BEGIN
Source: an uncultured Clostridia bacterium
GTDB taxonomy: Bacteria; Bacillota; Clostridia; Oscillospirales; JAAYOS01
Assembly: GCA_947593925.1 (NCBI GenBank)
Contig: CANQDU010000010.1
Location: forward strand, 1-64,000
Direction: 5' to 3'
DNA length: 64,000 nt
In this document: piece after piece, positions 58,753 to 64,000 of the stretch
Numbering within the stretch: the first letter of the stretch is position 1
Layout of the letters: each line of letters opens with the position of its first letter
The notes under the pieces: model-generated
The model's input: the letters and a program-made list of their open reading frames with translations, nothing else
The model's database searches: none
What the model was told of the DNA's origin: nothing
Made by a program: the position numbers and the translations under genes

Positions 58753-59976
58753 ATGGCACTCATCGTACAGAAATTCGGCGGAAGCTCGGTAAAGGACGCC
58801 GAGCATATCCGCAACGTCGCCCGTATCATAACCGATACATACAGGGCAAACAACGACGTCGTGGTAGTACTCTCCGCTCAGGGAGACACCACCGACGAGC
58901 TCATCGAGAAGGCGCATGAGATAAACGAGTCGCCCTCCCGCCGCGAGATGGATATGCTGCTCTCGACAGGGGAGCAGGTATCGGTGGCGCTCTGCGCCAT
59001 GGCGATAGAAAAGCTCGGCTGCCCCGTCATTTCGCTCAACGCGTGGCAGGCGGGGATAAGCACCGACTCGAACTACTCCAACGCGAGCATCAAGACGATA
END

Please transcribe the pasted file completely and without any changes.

Source: an uncultured Clostridia bacterium
GTDB taxonomy: Bacteria; Bacillota; Clostridia; Oscillospirales; JAAYOS01
Assembly: GCA_947593925.1 (NCBI GenBank)
Contig: CANQDU010000010.1
Location: forward strand, 1-64,000
Direction: 5' to 3'
DNA length: 64,000 nt
In this document: piece after piece, positions 58,753 to 64,000 of the stretch
Numbering within the stretch: the first letter of the stretch is position 1
Layout of the letters: each line of letters opens with the position of its first letter
The notes under the pieces: model-generated
The model's input: the letters and a program-made list of their open reading frames with translations, nothing else
The model's database searches: none
What the model was told of the DNA's origin: nothing
Made by a program: the position numbers and the translations under genes

Positions 58753-59976
58753 ATGGCACTCATCGTACAGAAATTCGGCGGAAGCTCGGTAAAGGACGCC
58801 GAGCATATCCGCAACGTCGCCCGTATCATAACCGATACATACAGGGCAAACAACGACGTCGTGGTAGTACTCTCCGCTCAGGGAGACACCACCGACGAGC
58901 TCATCGAGAAGGCGCATGAGATAAACGAGTCGCCCTCCCGCCGCGAGATGGATATGCTGCTCTCGACAGGGGAGCAGGTATCGGTGGCGCTCTGCGCCAT
59001 GGCGATAGAAAAGCTCGGCTGCCCCGTCATTTCGCTCAACGCGTGGCAGGCGGGGATAAGCACCGACTCGAACTACTCCAACGCGAGCATCAAGACGATA